Always Dreamed of Owning Horses in Colorado?

  You Have Always Dreamed Of Living in Colorado 12OCT

Written by Polly Leach-Lychee, Broker/Owner

You have always dreamed about living in Colorado, and having a horse or 2 in your back yard.  You went to a camp as a kid, or you got to ride some neighbor’s horses in the country.

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Wilson Mesa Horses

A love of horses qualifies you. But do yourself and the horse with which you end up a favor.  There is a saying that says “green and green, make black & blue”. That may most likely keep you from enjoying to the full extent the wonderful companion that an equine can be.

Yes, go ahead and look for that perfect ranch home that will fulfill your dreams, including pastoral land for your horses, but take your time in getting your new steeds.

Before you even start looking at horses, look into some training for yourself. Horsemanship has changed dramatically in the last 20 years (Thank Goodness) good basics can be learned from national groups such as Pat Parelli, -locally in Pagosa Springs, Buck Brenneman, John Lyons or the like.  Close by in Montrose, Maree McAteer, is one of the best locally (970 948-3219) from whom to get hands on help.

One of the best areas around Telluride for horses is Wilson Mesa.  It is only 20-30 minutes to downtown Telluride, with beautiful mesa, and trail riding into the National Forest. The properties prices vary from $475,000 for a cute 2 bedroom on 13 acres, to mega-ranches in the $10,000,000 plus range, and everything in between.  There is one place with an indoor area for winter keep, but most bring their horses down to a lower altitude, and lighten their horse activities during snow times.  This is also the case on Hastings Mesa, and Turkey Creek Mesa.  Yes, horses are allowed in the Ski Ranches, but the parcels are small. If you want a place there, look for something with sun and some meadows. A steep, and darker alpine lot is not good for long stays for a horse.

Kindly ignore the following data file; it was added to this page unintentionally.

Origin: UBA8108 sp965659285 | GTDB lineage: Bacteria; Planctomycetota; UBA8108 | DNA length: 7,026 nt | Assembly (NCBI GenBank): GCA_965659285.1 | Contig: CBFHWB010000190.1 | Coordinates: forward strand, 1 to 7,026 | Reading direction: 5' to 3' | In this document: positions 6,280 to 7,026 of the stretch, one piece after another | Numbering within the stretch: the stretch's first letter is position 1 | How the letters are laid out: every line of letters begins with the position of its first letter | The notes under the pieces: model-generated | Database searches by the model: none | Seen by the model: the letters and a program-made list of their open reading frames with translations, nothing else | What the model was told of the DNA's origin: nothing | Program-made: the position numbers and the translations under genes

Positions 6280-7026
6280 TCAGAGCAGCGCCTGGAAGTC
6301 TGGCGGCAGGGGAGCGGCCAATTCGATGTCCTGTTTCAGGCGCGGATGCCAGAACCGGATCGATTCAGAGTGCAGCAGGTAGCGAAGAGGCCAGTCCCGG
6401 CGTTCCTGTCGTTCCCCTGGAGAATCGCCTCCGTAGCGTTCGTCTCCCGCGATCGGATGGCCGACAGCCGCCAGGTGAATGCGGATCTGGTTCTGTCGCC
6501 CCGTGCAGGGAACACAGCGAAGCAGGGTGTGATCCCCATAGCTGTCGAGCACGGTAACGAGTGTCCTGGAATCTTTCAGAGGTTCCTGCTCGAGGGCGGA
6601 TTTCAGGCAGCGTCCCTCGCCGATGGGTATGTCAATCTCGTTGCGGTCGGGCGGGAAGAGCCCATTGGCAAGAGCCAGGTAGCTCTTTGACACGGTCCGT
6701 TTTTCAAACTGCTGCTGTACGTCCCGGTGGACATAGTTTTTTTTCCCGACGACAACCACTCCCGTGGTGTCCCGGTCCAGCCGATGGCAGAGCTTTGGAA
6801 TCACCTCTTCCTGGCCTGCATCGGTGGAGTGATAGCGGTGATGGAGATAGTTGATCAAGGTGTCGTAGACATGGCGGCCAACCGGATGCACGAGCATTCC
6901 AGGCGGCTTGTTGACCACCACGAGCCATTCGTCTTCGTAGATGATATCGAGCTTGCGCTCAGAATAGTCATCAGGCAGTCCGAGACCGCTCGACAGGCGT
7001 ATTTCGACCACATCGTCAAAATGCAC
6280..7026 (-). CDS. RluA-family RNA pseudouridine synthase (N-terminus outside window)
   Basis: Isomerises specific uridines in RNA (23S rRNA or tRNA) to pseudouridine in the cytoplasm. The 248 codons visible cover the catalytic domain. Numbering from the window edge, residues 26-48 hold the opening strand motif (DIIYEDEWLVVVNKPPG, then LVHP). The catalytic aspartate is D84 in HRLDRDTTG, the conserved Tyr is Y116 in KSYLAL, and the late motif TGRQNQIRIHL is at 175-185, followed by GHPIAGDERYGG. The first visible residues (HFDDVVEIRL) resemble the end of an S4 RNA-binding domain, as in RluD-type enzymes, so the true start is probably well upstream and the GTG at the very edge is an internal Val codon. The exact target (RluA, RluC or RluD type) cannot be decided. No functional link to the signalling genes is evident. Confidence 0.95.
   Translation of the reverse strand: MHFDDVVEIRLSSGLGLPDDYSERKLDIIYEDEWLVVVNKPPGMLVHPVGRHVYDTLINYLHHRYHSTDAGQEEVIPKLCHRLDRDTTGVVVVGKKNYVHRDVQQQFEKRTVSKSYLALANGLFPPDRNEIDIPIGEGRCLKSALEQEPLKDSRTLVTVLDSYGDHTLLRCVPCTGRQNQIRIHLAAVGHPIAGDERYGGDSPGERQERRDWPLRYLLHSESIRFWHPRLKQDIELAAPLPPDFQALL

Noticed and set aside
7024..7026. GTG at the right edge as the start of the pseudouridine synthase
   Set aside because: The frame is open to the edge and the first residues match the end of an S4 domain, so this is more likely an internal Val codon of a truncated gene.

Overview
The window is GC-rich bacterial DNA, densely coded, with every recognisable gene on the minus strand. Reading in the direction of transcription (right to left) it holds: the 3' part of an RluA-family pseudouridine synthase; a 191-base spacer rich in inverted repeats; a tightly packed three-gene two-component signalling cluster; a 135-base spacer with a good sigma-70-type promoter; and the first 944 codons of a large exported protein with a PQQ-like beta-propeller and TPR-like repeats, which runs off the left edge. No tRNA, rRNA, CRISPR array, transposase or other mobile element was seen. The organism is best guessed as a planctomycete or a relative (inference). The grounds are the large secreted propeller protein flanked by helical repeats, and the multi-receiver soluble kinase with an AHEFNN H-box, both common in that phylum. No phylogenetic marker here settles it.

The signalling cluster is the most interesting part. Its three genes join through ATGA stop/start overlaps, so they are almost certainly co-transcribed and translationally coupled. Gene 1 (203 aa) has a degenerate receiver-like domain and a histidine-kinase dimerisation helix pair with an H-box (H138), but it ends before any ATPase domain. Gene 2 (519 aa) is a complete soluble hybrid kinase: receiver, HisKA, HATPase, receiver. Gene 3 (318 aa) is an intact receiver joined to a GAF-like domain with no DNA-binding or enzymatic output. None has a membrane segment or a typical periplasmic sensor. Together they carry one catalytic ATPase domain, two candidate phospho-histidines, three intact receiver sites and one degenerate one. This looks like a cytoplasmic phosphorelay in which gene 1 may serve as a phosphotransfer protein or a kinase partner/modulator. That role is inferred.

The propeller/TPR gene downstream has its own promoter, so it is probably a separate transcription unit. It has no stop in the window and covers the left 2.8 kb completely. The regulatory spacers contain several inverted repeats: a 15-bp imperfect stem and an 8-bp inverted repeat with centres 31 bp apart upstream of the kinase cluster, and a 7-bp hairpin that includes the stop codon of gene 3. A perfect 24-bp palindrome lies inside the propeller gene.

The Valley Floor would be prefect, in fact there used to be a racetrack there in the 1890’s, traces of which can be seen from the Jud Weibe Trail, but that is a topic for later discussion.

Comments

Lovely post...very inviting description, and one that will bring you interested people.

Liane ("Li") Read — October 25, 2011